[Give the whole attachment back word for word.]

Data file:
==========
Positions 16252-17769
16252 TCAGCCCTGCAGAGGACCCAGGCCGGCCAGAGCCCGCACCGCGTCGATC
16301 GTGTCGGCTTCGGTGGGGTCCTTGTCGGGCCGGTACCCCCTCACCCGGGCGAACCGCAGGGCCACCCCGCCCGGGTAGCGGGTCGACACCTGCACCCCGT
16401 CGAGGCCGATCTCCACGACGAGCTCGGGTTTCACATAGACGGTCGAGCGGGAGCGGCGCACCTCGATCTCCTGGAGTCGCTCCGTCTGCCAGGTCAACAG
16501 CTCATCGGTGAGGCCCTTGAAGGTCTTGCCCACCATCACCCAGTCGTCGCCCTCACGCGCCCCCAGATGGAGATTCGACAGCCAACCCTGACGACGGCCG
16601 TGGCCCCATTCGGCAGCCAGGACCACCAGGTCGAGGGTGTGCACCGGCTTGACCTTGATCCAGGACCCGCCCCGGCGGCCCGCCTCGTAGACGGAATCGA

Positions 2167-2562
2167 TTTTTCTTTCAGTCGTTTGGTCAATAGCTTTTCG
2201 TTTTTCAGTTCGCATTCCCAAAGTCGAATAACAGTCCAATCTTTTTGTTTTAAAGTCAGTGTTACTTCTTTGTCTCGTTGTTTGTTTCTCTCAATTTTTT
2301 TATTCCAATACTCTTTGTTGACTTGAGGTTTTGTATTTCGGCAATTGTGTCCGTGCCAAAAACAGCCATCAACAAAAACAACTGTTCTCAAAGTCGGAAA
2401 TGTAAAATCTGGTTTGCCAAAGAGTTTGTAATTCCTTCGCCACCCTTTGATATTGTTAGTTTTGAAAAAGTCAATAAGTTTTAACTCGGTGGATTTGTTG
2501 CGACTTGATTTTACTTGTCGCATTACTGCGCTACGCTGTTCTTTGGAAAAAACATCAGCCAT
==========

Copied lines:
Positions 16252-17769
16252 TCAGCCCTGCAGAGGACCCAGGCCGGCCAGAGCCCGCACCGCGTCGATC
16301 GTGTCGGCTTCGGTGGGGTCCTTGTCGGGCCGGTACCCCCTCACCCGGGCGAACCGCAGGGCCACCCCGCCCGGGTAGCGGGTCGACACCTGCACCCCGT
16401 CGAGGCCGATCTCCACGACGAGCTCGGGTTTCACATAGACGGTCGAGCGGGAGCGGCGCACCTCGATCTCCTGGAGTCGCTCCGTCTGCCAGGTCAACAG
16501 CTCATCGGTGAGGCCCTTGAAGGTCTTGCCCACCATCACCCAGTCGTCGCCCTCACGCGCCCCCAGATGGAGATTCGACAGCCAACCCTGACGACGGCCG
16601 TGGCCCCATTCGGCAGCCAGGACCACCAGGTCGAGGGTGTGCACCGGCTTGACCTTGATCCAGGACCCGCCCCGGCGGCCCGCCTCGTAGACGGAATCGA

Positions 2167-2562
2167 TTTTTCTTTCAGTCGTTTGGTCAATAGCTTTTCG
2201 TTTTTCAGTTCGCATTCCCAAAGTCGAATAACAGTCCAATCTTTTTGTTTTAAAGTCAGTGTTACTTCTTTGTCTCGTTGTTTGTTTCTCTCAATTTTTT
2301 TATTCCAATACTCTTTGTTGACTTGAGGTTTTGTATTTCGGCAATTGTGTCCGTGCCAAAAACAGCCATCAACAAAAACAACTGTTCTCAAAGTCGGAAA
2401 TGTAAAATCTGGTTTGCCAAAGAGTTTGTAATTCCTTCGCCACCCTTTGATATTGTTAGTTTTGAAAAAGTCAATAAGTTTTAACTCGGTGGATTTGTTG
2501 CGACTTGATTTTACTTGTCGCATTACTGCGCTACGCTGTTCTTTGGAAAAAACATCAGCCAT